Song review (25%): Choose a “pop” song. Tell me if it’s a song that’s worth our attention. Your review should address four key ideas: 1. Is the song worth our attention? (and maybe, Do I like it?) 2. What musical elements are critical to the song’s impact? 3. Put the song into its socio-historical context. 4. Why might someone else feel differently than you do about the song? (4-5 pages)
|Unit 1||The Theoretical Lens||Chapter 1|
|Unit 2||The Seven Elements of Music and the early days of Popular Music||Chapter 2|
|Unit 3||Social Dance and Jazz||Chapter 3|
|Unit 4||Tin Pan Alley, Race and Hillbilly Music||Chapter 4 & 5|
|Unit 5||The Swing Era & Post-War Pop||Chapter 6 & 7|
|Unit 6||The Birth (and death?) of Rock'n'Roll, American Pop, and the British Invasion||Chaper 8 & 9|
|Unit 7||Folk Music and the 1960s||Chapter 10|
|Unit 8||Early Metal, 1970s Pop and Disco, and CanCon||Chapter 11|
|Unit 9||1970s "Outsiders' Music"||Chapter 12|
|Unit 10||MTV, "Relief Rock," Hip Hop, and more Metal||Chapter 13|
|Unit 11||Metal, Hip Hop, Grunge, and Riot Grrrls||Chapter 14|
|Unit 12||The 21st Century||Chapter 15|
Textbooks and Materials
CDS reserves the right to make changes to the required material list as received by the instructor before the course starts. Please refer to the Campus Bookstore website at http://www.campusbookstore.com/Textbooks/SearchEngine/ to obtain the most up-to-date list of required materials for this course before purchasing them.
- Barkey, E.F.; Garofalo, R; & Bowman, R. (2013). Rockin' Out with additional material: Custom edition for Queen's University.Boston: Pearson.
Students will also do a book review on one of the following books:
- Ahmad, S. (2010). Rock & roll Jihad: A Muslim rock star's revolution. New York: Free Press.
- Bidini, D. (1998). On a cold road. Toronto: McClelland @ Stewart.
- Des Barres, P. (2008). Let's spend the night together: Backstage secrets of rock muses and supergroupies. Chicago: Chicago Review Press.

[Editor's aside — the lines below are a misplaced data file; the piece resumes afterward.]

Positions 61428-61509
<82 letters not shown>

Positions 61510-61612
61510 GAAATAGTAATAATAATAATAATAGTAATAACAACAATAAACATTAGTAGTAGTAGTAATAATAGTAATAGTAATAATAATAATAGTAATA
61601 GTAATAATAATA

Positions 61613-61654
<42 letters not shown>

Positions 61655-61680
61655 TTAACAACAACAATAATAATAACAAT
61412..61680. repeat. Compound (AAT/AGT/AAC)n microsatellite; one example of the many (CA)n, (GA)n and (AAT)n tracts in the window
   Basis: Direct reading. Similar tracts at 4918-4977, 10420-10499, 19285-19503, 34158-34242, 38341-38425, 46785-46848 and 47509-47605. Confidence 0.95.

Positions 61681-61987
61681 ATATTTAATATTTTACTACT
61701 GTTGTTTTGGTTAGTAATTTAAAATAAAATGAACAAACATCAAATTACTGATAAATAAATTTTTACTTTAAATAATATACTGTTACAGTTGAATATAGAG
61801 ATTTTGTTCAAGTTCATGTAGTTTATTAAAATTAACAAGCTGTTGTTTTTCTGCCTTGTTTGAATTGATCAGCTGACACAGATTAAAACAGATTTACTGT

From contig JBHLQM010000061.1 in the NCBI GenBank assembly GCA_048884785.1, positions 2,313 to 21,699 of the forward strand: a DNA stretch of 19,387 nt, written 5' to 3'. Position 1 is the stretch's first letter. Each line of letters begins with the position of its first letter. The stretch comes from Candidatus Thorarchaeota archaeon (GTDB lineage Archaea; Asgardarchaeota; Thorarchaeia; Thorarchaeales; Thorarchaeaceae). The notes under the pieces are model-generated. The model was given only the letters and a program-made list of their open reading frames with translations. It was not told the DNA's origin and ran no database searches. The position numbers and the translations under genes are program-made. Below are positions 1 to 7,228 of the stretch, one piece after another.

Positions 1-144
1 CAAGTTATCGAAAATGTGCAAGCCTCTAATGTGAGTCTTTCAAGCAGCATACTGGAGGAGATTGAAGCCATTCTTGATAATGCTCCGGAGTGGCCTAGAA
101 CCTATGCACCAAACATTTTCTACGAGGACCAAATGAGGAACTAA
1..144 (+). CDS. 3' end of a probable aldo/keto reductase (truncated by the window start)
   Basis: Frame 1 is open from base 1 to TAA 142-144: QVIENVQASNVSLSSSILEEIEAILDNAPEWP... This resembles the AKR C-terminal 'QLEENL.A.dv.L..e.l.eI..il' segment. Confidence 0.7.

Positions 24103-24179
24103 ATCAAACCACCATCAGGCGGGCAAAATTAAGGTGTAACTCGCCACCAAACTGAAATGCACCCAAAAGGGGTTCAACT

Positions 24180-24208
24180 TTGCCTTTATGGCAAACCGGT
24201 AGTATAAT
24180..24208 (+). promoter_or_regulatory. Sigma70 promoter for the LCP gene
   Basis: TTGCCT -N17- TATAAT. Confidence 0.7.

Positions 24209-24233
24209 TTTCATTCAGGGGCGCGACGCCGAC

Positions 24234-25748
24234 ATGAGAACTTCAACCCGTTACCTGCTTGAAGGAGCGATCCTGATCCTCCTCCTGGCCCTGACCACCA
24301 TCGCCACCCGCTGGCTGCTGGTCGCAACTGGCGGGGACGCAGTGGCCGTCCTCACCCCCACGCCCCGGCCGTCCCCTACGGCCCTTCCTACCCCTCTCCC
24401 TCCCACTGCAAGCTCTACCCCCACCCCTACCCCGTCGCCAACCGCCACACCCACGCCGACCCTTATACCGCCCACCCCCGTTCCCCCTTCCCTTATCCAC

- Dixon, W, & Snowden, D. (1989). I am the blues: The Willie Dixon story. U.S.A.: Da Capo.
- Motley Crue. (2002). The dirt: Confessions of the world's most notorious rock band. New York: Harper Collins.
- O'Brien, J. (2007). Like an icon. New York: Harper Entertainment.
- Pope, C. (2001). Anti-diva. Toronto: Vintage Canada.
To complete the readings, assignments, and course activities, students can expect to spend, on average, about 10 - 12 hours per week on the course.
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About Credit Units
Queen’s courses are weighted in credit units. A typical one-term course is worth 3.0 units, and a typical two-term course is worth 6.0 units. You combine these units to create your degree. A general (three-year) BA requires a total of 90 credit units.
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The deadlines for new applications to Queen’s are 1 April (for May summer term), 1 June (for July summer term), 1 August (for fall term), and 1 December (for winter term). All documents must be received by the 15th of the month following the deadline. You can register for a course up to one week after the start of the course. See also Dates and Deadlines.
Tuition fees vary depending when you start, your year, faculty, and program. Fees for 2014-15 first-year Distance Career Arts & Science Canadian students are as follows: for a 3.0-unit course, $605.31; for a 6.0-unit course, $1210.62. See also Tuition and Payment.
All textbooks can be purchased at Queen’s Campus Bookstore.
All Queen’s Arts and Science Online courses are open to students at other universities. Before applying as a visiting student, request a Letter of Permission from your home university that states that you have permission to take the course and apply it to your degree. See also Apply.